Monday, December 15, 2014

Blogmas Day 10: Show Us Your Recipes




 The fact that I can actually cook AND bake is something I have tried to keep on the DL for most of my life. When others know you've an ability they, you know, assume you are also willing to use said ability. I'm not. 



Secrecy aside, one of my favorite wintery meals to prepare is Hutspot, a traditional Dutch braised beef dish that I discussed earlier this Blogmas. Since cookies really aren't "my deal" I thought I would share my  cheap, cheerful, and simple recipe with you today.

Here's What You'll Need:
 
2 Lbs. Lean Beef Roast (trimmed)
6 tablespoons Kosher Salt
4 whole carrots (peeled, roughly chopped)
4 whole Russet Potatoes (peeled, roughly chopped)
1 whole white onion (peel off outer layers, roughly chopped)
8 cups water
2 oz butter of your choice (to your taste)

Prep time: 30 minutes
Cooking Time: 2.5 hours

In a large pot, bring eight cups of water and four tablespoons of Kosher salt to a rolling boil on high heat.

While you wait for your water to boil, trim the fat and silver skin from the roast. If you need to cut the roast into palm sized chunks to remove the fat, that's ok, too.

Once the water has reached a rolling boil, reduce the heat to medium low and carefully drop the trimmed beef roast into the water. Put a lid on the pot at an angle to allow some steam to escape.

In 45 minutes return to the pot ad check the water level; if the roast isn't lightly floating add more water and kosher salt. After 45 minutes, turn the roast over in the pot.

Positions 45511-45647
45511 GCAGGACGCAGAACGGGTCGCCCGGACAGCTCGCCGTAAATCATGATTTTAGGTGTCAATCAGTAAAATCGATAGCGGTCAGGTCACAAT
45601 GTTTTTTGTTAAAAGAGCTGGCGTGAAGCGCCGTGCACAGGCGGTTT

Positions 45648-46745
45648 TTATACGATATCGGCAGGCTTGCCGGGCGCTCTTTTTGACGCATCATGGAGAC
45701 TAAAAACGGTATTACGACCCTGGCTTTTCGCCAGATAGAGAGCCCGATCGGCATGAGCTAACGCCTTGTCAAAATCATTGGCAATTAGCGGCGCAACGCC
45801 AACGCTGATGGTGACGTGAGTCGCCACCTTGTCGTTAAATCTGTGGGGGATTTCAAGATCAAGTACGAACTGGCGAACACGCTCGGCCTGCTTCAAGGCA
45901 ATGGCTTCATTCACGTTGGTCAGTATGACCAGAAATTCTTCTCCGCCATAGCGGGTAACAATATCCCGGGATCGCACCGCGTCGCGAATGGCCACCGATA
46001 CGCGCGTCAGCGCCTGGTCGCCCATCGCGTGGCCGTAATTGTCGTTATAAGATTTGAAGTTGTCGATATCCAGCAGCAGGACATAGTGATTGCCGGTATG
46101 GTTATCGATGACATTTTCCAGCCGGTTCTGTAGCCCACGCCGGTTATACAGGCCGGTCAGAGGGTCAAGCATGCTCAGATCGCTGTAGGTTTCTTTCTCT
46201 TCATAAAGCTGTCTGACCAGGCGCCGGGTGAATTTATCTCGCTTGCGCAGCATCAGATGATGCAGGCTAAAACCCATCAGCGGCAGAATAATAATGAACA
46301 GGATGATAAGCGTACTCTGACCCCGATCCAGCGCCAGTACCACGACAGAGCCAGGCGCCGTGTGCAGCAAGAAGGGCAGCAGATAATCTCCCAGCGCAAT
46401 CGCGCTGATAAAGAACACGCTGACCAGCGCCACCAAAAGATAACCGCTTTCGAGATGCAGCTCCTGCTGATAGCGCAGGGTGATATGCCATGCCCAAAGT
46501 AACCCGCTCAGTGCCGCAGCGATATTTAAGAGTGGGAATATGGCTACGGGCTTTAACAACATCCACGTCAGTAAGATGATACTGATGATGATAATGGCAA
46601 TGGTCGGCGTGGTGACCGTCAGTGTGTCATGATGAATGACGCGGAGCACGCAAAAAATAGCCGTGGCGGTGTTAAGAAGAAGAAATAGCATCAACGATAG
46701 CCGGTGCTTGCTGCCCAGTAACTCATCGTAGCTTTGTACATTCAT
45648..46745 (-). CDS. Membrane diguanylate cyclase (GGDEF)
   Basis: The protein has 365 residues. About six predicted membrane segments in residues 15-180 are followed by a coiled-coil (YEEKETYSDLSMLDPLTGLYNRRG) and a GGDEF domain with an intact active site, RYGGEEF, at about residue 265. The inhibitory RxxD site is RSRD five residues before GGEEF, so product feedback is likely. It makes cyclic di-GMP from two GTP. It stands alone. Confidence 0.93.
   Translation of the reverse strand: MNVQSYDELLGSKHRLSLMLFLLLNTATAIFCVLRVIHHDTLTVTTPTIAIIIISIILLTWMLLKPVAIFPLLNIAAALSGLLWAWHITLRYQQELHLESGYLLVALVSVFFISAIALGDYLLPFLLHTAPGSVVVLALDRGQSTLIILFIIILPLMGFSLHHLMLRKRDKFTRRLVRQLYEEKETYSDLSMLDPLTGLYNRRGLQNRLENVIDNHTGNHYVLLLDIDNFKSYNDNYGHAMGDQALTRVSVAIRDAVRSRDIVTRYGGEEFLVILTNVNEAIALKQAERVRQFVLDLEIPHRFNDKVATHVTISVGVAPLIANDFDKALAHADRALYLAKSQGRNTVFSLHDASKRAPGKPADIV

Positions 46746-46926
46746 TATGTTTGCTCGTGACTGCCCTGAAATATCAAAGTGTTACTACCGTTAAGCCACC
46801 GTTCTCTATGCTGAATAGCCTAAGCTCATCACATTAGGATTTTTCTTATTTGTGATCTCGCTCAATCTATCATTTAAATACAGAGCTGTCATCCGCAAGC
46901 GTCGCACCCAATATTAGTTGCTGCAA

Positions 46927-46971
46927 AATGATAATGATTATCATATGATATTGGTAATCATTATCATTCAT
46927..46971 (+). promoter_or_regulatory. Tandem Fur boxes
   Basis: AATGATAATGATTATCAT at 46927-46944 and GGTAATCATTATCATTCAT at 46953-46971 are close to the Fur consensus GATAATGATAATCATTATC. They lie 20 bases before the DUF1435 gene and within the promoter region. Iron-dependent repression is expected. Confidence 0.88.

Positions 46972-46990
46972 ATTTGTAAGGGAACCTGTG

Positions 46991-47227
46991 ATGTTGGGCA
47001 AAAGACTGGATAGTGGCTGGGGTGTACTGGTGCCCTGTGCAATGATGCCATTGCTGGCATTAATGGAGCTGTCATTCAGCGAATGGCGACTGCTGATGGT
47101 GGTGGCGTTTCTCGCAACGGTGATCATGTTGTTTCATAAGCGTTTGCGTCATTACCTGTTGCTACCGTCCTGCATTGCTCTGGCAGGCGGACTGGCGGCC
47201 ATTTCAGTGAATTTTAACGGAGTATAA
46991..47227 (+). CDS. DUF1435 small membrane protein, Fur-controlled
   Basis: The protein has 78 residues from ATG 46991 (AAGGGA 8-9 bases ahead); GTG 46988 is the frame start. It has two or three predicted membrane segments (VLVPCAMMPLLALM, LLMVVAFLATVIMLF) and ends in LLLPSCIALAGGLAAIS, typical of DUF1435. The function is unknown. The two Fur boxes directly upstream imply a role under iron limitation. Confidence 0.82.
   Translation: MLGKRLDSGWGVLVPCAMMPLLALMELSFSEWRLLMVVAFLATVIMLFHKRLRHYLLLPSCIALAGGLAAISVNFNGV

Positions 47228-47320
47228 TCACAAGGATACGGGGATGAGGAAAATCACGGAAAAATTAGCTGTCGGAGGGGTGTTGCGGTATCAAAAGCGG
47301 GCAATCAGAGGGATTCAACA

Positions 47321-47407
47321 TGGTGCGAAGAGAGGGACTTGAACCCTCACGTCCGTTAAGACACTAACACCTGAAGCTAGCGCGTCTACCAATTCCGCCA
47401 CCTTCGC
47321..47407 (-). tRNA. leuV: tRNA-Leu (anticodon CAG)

While the roast is cooking, peel and roughly chop your veggies.

After the meat has been braising for 1.5 hours, add the veggies and, if necessary, add more water. Let the meat and vegetables cook on medium low heat for another 45 minutes to an hour, depending on how quickly your vegetables soften.

 

When both the meat and vegetables are thoroughly cooked, remove the roast from the pot, cover with aluminum foil, and set aside. While the meat is setting, drain the water from the vegetable mixture using a colander. Be patient while draining the vegetables, they have been cooking for an hour and hold a deceptive amount of water. If you do not properly drain your vegetables, your mash will be gluey and unappetizing.

When the vegetables are properly drained, add 2 to 3 ounces of your butter of choice and mash all of ingredient together using a hand masher. The point of Hutspot is to have a rustic vegetable mash, using a food processor will ruin the texture of the dish.

When your mash is complete, carve the roast with the grain. The meat should be tender and hardly require a knife to cut.

 
Plate your dish with a heaping spoonful of mash with generous slices of roast.

Optionally, you may elect to serve the dish with a drizzling of au jus for added flavor.

I hope this simple and much loved dish becomes a staple in your dinner repertoire this season.   

What's your signature winter dish?  Let me know in the comments.

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